Due to a last-minute decision beyond the control of all the bands, King Parrot's show this past Monday in Los Angeles was moved from the Echo to Knucklehead. With the doors originally set to open around 10 PM, even though it was closer to 11 by the time things were sorted; Spirit in the Room, Filth is Eternal, and King Parrot all showed the resilience needed in live music.
I had been excited for this show for a few week already since some friends of mine are in Filth is Eternal and this would be my first time seeing the other two bands.
Starting the night was the Los Angeles-based band Spirit in the Room. I'm listening to their latest EP, Flamingo, as I'm writing currently. The first word that came to mind in describing their music would be cinematic. One of my favorite aspects of movies is how they can instantly shift the atmosphere of a room while you're watching a story under considerably normal circumstances.
I've been in bars similar to Knucklehead plenty of times, but Spirit in the Room took over within a few notes and didn't let up until the end of their set. I can see them fitting into the current landscape of rock music at large because sub-genres can be used as descriptive terms for their music, but I can't say I see any particular one being a proper fit.
It's refreshing to encounter a band for the first time and be distinctly struck by their identity as a group. I'm supposed to have a chance to see them again in November, and I look forward to exploring their music more.
Next up was Seattle's Filth is Eternal. Usually, since I know the band, I'd make some disclaimer about aiming for objectivity. You all can decide whether you think I'm being objective or not, but I will always gush in excitement when talking about Filth is Eternal.
This will be even more obvious if you read my upcoming review of their latest LP, Find Out, which is due for release through MNRK Heavy on September 29th.
They played many new songs from Find Out and couldn't have been tighter chemistry wise. Singer Lis Di Angelo is electric in her presence as a performer, they are never shy about getting the entire crowd to feel involved in the performance while also respecting if people prefer to be more on the observant side of life.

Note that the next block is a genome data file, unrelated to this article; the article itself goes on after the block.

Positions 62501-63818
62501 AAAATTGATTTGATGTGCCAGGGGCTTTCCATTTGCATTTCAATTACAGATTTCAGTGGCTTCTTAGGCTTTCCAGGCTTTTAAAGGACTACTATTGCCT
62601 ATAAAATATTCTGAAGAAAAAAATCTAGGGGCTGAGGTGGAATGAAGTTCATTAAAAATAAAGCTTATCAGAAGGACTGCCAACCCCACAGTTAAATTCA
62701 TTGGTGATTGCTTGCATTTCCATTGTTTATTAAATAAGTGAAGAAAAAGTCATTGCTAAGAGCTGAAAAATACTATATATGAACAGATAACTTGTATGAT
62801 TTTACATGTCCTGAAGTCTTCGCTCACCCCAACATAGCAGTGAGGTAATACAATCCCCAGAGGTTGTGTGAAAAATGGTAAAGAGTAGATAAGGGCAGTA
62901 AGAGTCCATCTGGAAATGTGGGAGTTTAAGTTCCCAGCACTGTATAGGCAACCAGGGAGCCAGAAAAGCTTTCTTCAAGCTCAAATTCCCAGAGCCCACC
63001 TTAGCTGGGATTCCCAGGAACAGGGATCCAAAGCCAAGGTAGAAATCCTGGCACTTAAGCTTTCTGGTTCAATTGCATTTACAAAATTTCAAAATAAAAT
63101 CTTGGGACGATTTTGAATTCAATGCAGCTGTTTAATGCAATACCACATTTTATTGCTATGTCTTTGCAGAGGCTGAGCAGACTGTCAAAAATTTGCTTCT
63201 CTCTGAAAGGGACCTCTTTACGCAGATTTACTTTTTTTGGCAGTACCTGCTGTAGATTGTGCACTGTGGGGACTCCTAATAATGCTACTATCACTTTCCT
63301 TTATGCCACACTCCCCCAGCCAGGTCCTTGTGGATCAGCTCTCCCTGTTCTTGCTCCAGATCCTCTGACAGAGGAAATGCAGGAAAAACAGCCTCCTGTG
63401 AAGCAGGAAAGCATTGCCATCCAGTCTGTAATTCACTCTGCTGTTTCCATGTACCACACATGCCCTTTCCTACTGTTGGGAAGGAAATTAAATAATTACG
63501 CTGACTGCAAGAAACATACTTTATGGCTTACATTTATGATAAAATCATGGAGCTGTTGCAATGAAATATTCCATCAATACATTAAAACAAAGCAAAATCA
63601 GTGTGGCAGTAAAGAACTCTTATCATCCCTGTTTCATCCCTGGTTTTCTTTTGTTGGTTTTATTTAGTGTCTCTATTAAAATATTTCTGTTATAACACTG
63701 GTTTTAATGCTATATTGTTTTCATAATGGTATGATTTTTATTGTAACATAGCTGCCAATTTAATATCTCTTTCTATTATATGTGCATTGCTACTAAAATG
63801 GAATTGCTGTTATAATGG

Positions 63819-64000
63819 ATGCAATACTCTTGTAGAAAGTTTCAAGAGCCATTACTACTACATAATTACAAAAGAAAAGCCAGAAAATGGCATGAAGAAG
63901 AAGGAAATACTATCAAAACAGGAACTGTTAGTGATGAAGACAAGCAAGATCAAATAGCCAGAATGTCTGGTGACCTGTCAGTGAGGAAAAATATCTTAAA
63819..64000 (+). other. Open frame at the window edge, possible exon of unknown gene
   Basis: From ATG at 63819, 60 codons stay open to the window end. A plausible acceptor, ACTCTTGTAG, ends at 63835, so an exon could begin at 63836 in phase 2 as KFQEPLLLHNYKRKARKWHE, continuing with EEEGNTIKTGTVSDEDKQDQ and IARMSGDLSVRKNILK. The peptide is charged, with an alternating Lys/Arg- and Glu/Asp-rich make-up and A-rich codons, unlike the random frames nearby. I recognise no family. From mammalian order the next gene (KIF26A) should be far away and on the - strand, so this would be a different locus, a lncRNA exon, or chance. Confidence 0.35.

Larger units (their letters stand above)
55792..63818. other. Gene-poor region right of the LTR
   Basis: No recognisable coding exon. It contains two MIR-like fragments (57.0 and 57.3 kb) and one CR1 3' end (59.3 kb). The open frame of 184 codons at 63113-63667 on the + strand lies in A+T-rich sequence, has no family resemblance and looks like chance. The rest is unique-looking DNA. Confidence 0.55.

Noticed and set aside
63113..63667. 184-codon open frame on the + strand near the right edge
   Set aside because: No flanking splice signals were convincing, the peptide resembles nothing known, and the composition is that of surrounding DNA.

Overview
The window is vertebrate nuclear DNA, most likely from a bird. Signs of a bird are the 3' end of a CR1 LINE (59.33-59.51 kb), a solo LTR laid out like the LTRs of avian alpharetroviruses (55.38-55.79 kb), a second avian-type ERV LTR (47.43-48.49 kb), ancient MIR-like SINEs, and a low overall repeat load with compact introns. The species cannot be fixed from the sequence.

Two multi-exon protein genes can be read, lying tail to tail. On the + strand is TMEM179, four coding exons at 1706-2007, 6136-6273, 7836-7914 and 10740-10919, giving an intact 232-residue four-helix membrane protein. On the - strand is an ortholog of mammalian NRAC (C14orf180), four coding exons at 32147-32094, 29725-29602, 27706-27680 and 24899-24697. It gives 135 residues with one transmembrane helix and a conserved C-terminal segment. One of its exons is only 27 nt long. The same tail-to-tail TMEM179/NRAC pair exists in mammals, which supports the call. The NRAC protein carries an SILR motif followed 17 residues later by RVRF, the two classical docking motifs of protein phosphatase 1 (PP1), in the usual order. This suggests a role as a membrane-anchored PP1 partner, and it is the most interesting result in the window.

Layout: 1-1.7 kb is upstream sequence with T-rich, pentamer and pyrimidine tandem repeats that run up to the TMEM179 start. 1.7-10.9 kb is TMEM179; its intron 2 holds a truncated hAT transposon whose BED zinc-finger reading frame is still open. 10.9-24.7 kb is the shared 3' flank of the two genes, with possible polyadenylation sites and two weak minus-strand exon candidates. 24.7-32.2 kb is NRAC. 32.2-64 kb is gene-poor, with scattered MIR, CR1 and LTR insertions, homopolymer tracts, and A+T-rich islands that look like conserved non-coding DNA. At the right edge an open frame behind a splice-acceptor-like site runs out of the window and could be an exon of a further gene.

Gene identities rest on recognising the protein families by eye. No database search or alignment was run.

Brian, Emily, and Colin (guitarist, drummer, and bassist, respectively) provide the solid foundation that allows Lis to share every bit of frenzied energy that can be felt in their concise songs that are typically around two to three minutes long. It was an ideal shot of adrenaline for a late night show and I don't mind saying I'm proud seeing how they continue to evolve as a band.
As the clock struck midnight, King Parrot nearly left Knucklehead in pieces with the madness that ensued. These road warriors have been away from their home of Australia for over a month with a mix of festival shows, dates with bands like Weedeater, Pantera, and Lamb of God along with their various headlining dates.
I want to express my immense gratitude to them for being as welcoming to be around as their music is brutal. If Filth is Eternal was the adrenaline I needed for the rest of the night, which they were, King Parrot nearly put me in cardiac arrest from their fiery set.
Playing a variety of songs going back to their debut LP in 2012, Bite Your Head Off, to songs from their latest EP, Holed Up in the Lair.
Anyone who made it to Knucklehead the other night won't soon forget that King Parrot set. As I told their singer Matt Young, my night as a photographer couldn't have been easier.
When you shoot bands that play frenetic and grinding music, you're just hoping you can keep track of the chaos and effectively document when lightning struck.
I hope to have the chance to see King Parrot again and would encourage you to get familiar with their music if you aren't already.